Decca Aitkenhead writes: Every night, for almost a year, Brendan Cox and his wife sat up discussing the rise of the far right. He was conducting a major study of populist extremism across the western world and, once the children were in bed, the pair would talk through its implications and analyse the threat.
The contrast between the couple and the darkly angry ideology could scarcely have been more acute. His wife was a young, smiley, idealistic new Labour MP whom he had met when they both worked for Oxfam. They loved camping and mountain climbing, lived on a houseboat on the Thames and spent weekends at their cottage on the Welsh border, without electricity or water, where they’d celebrate the summer solstice each year with a party for 100 friends. Their son, Cuillin, now six, was named after a mountain range on the Isle of Skye; their four-year-old daughter, Lejla, after friends Cox had made while volunteering for a children’s charity in Bosnia. Liberal and internationalist, they worried about xenophobic hate – but their concern was political, not personal.
Brendan Cox spent the morning of 16 June 2016 working on the research project as normal, for an international campaign organisation called Purpose, and was on his way to lunch with his colleague when his phone rang. It was his wife’s parliamentary assistant. “Jo has been attacked. Get to Leeds as fast as you can.” Racing to the station, he called her constituency office and was told she’d been shot and stabbed. He was alone on a train, hurtling north, when the call came from Jo’s sister: “I’m so sorry, Brendan. She’s not made it.”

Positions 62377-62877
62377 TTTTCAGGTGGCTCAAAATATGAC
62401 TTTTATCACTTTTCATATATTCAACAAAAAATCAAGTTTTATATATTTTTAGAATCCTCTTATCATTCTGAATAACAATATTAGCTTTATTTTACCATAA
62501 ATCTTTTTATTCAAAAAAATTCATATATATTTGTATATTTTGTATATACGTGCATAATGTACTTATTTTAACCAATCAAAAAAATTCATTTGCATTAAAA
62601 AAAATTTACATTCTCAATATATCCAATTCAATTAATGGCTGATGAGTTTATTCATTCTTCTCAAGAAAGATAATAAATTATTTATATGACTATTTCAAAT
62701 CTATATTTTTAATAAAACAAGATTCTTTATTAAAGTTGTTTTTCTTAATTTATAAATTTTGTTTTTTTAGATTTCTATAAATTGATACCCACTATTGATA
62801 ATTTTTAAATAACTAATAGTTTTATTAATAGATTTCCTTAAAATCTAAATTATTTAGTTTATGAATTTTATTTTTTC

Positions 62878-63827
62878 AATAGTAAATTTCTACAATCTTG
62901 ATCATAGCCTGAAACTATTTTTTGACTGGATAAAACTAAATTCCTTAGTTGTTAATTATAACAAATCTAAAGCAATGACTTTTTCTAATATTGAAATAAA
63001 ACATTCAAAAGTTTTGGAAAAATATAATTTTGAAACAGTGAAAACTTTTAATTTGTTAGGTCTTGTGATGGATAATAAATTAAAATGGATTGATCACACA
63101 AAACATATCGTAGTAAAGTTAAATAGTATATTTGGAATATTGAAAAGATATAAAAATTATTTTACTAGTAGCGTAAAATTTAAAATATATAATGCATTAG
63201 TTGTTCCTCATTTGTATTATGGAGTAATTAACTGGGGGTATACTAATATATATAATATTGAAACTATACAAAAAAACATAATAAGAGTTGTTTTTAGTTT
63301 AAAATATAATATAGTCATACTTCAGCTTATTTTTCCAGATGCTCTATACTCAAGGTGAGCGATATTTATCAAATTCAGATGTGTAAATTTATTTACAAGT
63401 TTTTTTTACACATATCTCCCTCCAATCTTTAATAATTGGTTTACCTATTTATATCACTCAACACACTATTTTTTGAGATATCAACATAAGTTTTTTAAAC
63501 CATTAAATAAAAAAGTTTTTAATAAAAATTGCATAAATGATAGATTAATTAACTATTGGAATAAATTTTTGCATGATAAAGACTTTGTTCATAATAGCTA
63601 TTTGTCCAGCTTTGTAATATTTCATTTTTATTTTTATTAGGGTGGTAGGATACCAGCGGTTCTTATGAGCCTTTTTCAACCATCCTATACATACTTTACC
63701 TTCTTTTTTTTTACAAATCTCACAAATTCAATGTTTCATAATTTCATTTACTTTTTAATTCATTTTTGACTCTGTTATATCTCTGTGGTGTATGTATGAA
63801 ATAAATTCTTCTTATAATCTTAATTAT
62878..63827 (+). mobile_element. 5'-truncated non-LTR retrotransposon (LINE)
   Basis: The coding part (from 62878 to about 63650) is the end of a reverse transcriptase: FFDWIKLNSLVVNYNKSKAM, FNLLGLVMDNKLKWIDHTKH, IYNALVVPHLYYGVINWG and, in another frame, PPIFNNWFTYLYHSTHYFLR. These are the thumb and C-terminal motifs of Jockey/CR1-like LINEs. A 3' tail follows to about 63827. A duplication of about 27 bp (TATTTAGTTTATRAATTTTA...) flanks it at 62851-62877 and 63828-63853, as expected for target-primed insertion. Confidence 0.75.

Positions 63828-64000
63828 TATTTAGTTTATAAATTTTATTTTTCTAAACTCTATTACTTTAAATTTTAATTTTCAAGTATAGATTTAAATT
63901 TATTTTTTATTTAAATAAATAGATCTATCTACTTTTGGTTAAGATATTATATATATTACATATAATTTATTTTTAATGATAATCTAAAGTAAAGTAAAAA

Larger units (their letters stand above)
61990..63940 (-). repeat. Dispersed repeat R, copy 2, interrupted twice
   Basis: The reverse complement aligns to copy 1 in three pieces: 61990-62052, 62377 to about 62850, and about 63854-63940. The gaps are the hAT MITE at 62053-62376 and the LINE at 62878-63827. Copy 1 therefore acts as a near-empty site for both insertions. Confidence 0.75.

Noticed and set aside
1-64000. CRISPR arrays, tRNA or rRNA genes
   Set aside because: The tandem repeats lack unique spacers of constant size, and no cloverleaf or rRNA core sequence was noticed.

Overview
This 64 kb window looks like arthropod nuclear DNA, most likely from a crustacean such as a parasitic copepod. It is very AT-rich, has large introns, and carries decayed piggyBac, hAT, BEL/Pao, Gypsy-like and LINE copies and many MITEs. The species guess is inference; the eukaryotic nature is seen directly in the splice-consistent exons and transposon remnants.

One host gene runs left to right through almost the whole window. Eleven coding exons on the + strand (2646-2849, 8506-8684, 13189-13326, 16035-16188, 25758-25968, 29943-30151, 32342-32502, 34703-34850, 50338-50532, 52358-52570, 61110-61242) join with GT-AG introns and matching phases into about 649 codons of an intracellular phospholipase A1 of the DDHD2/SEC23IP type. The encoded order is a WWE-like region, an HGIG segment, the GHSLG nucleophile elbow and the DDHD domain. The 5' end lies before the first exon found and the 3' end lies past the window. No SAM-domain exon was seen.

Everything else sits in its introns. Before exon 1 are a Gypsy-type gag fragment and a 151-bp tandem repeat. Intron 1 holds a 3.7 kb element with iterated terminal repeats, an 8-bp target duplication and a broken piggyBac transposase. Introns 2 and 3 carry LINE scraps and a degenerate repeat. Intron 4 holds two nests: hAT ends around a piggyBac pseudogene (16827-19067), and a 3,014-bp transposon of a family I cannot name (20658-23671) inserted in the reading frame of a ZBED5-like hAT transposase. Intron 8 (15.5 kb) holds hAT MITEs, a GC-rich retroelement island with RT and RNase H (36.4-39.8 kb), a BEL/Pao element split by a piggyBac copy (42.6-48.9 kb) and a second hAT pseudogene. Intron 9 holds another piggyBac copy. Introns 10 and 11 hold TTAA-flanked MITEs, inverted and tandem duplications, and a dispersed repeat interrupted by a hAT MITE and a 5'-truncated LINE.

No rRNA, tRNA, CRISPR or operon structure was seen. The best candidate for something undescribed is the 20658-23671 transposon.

“Do you mean Jo’s died?”
“I don’t know what to say … but yes.”
As Cox broke down in tears, a man sitting across the aisle fetched him tissues and water. “If there’s anything I can do …” he offered kindly. Cox wiped his eyes, thanked the man and thought: “Is this what you are meant to do when your wife has just been murdered?”
The horror awaiting him in Yorkshire defied all comprehension. Thomas Mair, a 52-year-old Nazi sympathiser incensed by Jo’s support for refugees, had calmly approached the MP outside her constituency surgery in the Yorkshire village of Birstall, shot her with a sawn-off shotgun, pulled her to the ground and stabbed her repeatedly with a dagger. A 77-year-old pensioner who tried to stop him was stabbed. Cox’s last words were to her two assistants were: “Get away, let him hurt me, don’t let him hurt you!” Mair’s last words, after shooting her twice more, were: “Britain first. Britain will always come first.” [Continue reading…]